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Adrian last won the day on August 12 2016

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  1. Said it before and I'll say it again: I didn't send thank you notes and it didn't hurt me in the grand scheme. They are ridiculous.
  2. I had a similar experience in my civ pro class (i.e. had to draft at least one of every type of pleading) with review by a practitioner. I went to Queens around 10 years ago.
  3. I demonstrated interest through general litigation moots and my course selection for later years.
  4. Here's a thought: do you actually want to do labour and employment law?
  5. Thought people might like to read this: https://www.thestar.com/news/gta/2019/03/03/abusive-workplaces-for-articling-students-is-becoming-a-trend-that-needs-attention-report.html
  6. In my more limited exposure to this I wouldn't say that the "courting" is that direct. Events are held, invites to dinners are made, but I think the mutual understanding is more about keeping up a connection rather than trying achieve a quid pro quo. I would say, especially for my organization, any appearance of a quid pro quo of that nature would be extremely inappropriate.
  7. It's not rare probably but there is the "oh shit" moment when someone threatens you with physical violence.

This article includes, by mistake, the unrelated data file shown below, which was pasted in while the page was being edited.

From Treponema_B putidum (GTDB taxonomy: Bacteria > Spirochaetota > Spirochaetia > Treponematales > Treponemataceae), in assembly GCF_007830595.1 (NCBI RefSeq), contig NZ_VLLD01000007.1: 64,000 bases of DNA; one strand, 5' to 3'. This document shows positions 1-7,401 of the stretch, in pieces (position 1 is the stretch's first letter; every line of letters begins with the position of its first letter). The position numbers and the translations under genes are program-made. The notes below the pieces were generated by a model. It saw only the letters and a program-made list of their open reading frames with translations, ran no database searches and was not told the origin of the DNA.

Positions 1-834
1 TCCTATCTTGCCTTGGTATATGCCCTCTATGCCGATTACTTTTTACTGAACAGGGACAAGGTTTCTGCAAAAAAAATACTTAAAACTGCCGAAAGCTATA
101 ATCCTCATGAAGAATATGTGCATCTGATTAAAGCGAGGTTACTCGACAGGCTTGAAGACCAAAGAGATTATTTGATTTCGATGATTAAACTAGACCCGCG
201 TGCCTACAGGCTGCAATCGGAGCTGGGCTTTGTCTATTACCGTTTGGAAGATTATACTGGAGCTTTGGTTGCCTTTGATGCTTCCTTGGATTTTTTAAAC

8. I have been told of this nefarious cheating strategy where you "write" information on your brain which you can then "read" during the exam. It totally works because the proctors can't even see the you wrote anything down at all!
  9. I needed more space than an apartment for a growing family, and buying made the same economic sense as renting since the carrying costs were essentially equal.
  10. You plan on having a $3000-$4000 mortgage payment on a $600K home? How much do you expect to put down?
  11. This sums up my feelings as well about my career.
  12. A point I have made in other threads regarding recruitment has some bearing on this question and issue, at least I believe it does. One piece of advice that you'll receive when you enter summering/articling/practice is that while you are developing as a lawyer you have to stay true to yourself. You cannot be someone else's version of a "good lawyer". If nothing else this is true on a practical level, to try and be someone else is essentially impossible and inevitably the facade will crack. So, what you are left with, is that the path to success is essentially to be "you". Now, this isn't to say that being "you" won't rub some people the wrong way. There will be people who don't like what you bring to the table. Some of those people will be recruiters or partners making hiring decisions. Being "you" will therefore close those doors, and that is, frankly, unavoidable. And just as frankly, do you even want to work for people who don't actually like "you"? This is a scary proposition given what I understand the legal job market is like now (my search for legal work happened almost a decade ago now), but at the end of the day if you are being strategic for the sake of having a job, you run the severe risk of hating the job you get. How that relates to an online profile is this: Your online profile is essentially a statement of who "you" are. As such, I wouldn't worry too much about what is put on there (within reason) and in fact would lean into it.
  13. I sometimes wonder whether being successful through the OCI process wasn't really a curse. I think I could've avoided some amount of headache for myself if I was forced to find something outside of that process.
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